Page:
Chief Trauernicht: “Mission-critical communication is key to everything we do.”
January 19, 2024
On any given day, we have about 50,000 people here on the University of California, Davis, campus – working, living, learning, and researching.
It’s the largest of the 10 campuses in terms of landmass. It's also one of the top public research institutions in the country, which means the UC Davis Fire Department has a unique and diverse risk profile that we protect, along with over 30,000 students.
The population grows throughout the year, depending on what's happening on campus. Our largest event, which is Picnic Day, sees over 80,000 people coming to campus in a single day. That’s when alumni come back to celebrate all things UC Davis.
Because of the nature of where we work, mission-critical communication is key to everything we do. From responding to emergencies to teaching the next generation of first responders, we must get messages out quickly and reliably so that our community feels safe. And the expectation is that we perform at a high level all the time, given our unique demographic.
That’s why we rely on FirstNet®.
UC Davis is an early adopter of FirstNet, but for me it goes back even further. I worked with the Western Fire Chiefs Association and the International Association of Fire Chiefs to tell Congress the story of why we needed a first responder network. It's a passion project for me because interoperability and reliability are so important to everything we do on emergency scenes.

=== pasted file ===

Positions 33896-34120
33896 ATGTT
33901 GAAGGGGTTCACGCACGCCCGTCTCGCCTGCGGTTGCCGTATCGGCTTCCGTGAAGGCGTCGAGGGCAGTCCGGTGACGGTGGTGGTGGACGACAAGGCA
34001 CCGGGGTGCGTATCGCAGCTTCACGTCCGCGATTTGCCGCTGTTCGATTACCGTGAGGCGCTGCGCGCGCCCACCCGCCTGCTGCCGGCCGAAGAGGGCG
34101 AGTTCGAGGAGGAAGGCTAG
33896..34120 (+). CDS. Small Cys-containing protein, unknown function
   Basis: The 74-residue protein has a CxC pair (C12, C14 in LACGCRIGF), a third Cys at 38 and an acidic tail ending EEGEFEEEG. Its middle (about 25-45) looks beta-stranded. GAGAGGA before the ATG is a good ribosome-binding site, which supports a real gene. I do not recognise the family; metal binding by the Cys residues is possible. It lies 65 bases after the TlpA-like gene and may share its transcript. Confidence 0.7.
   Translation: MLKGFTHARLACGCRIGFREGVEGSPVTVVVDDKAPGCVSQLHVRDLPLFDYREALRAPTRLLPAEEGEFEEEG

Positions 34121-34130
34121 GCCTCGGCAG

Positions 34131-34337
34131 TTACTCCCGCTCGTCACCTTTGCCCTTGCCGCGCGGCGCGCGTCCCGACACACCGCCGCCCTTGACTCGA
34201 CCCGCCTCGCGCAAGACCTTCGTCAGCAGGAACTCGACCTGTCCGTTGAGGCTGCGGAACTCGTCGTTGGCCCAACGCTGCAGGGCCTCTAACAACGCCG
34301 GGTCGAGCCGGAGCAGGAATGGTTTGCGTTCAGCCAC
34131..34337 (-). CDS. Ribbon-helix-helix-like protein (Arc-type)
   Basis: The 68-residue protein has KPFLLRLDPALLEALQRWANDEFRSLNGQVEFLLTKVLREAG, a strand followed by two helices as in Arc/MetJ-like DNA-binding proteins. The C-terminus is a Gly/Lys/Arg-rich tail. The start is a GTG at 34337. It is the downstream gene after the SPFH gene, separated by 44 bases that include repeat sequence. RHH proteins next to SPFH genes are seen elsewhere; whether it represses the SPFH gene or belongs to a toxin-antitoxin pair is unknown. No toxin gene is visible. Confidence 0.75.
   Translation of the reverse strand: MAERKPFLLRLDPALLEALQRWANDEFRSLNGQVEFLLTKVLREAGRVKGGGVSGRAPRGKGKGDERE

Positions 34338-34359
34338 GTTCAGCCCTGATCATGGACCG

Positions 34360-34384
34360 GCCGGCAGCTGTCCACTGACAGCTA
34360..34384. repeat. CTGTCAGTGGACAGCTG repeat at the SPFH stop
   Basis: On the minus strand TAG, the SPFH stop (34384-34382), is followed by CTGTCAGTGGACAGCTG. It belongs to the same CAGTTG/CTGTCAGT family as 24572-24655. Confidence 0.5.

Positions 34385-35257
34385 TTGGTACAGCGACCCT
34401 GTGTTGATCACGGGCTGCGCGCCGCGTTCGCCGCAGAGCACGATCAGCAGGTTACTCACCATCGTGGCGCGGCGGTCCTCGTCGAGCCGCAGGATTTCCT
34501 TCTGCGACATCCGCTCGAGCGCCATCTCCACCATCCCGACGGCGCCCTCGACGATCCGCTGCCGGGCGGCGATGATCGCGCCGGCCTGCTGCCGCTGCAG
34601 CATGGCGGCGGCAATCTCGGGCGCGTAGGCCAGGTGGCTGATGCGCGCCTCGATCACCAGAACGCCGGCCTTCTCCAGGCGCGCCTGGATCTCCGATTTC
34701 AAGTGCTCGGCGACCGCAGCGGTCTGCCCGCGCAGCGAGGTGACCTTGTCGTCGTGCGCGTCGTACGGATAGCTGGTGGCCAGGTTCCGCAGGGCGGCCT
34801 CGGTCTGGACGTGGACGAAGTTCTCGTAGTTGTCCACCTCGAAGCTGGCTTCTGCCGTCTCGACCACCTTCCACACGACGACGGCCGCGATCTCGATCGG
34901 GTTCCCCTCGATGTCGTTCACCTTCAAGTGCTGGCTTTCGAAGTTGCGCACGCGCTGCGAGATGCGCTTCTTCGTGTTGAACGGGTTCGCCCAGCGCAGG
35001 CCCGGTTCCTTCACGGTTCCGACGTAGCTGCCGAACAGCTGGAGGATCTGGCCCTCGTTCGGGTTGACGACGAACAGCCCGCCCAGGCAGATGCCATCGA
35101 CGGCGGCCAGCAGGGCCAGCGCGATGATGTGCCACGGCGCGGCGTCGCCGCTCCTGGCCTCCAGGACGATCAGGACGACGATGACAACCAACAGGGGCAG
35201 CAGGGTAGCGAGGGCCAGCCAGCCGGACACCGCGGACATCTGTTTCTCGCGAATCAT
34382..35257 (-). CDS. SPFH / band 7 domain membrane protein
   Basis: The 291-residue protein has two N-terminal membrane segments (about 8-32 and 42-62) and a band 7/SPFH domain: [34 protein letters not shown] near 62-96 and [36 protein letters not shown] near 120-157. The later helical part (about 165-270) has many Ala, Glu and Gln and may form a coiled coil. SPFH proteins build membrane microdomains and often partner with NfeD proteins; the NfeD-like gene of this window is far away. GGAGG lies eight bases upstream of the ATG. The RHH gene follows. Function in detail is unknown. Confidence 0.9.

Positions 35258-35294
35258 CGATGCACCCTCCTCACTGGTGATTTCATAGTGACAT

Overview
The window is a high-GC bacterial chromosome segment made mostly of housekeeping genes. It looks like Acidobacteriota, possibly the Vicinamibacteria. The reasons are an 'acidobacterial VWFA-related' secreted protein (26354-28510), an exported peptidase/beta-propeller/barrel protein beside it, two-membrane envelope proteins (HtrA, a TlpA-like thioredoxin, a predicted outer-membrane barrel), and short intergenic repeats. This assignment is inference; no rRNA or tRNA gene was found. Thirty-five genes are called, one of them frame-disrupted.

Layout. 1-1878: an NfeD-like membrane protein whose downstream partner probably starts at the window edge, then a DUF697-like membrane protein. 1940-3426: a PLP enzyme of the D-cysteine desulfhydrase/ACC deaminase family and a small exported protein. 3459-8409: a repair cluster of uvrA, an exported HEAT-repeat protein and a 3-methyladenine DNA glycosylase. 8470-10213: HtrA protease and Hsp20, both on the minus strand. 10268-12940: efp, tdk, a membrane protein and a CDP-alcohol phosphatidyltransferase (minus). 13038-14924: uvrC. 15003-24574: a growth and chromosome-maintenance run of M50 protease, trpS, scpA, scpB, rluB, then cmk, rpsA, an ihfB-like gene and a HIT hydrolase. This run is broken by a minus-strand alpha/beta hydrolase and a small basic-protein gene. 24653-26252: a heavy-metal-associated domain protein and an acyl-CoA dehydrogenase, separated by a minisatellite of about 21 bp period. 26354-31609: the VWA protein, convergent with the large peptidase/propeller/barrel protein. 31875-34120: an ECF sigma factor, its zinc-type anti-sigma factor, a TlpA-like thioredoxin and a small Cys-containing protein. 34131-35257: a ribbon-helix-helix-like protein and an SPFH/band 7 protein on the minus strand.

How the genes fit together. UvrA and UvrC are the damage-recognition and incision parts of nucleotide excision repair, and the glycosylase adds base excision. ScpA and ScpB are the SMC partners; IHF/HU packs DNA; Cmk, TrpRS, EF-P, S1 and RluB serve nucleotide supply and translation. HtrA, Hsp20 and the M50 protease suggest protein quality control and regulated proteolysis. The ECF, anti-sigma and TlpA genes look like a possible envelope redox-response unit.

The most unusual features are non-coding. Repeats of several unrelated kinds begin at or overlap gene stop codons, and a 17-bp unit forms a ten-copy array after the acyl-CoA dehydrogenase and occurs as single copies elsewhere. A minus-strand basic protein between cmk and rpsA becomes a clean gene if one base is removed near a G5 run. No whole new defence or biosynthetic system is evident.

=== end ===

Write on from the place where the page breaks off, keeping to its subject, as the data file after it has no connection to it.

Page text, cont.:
The UC Davis Fire Department has been responding to emergencies on campus for over 106 years now. In addition, we provide automatic aid to 6 cities that surround the campus, supporting their significant events. And we respond all over the state of California during major wildfires.
The mutual aid system here in California is one of the most advanced in the country. We're able to rapidly mobilize emergency resources all over the state. When an individual jurisdiction has an incident of significance, whether it's a fire or another type of disaster, they go through the California Office of Emergency Services (Cal OES), which coordinates all the resources in the state.
They reach out to the local jurisdictions through our dispatch centers. And within minutes we're able to put all sorts of equipment out in the field – anything from a Type 1 fire engine that you see fighting fires in a city to a Type 3 engine, which you often see fighting fires in the wildland or wildland urban interface.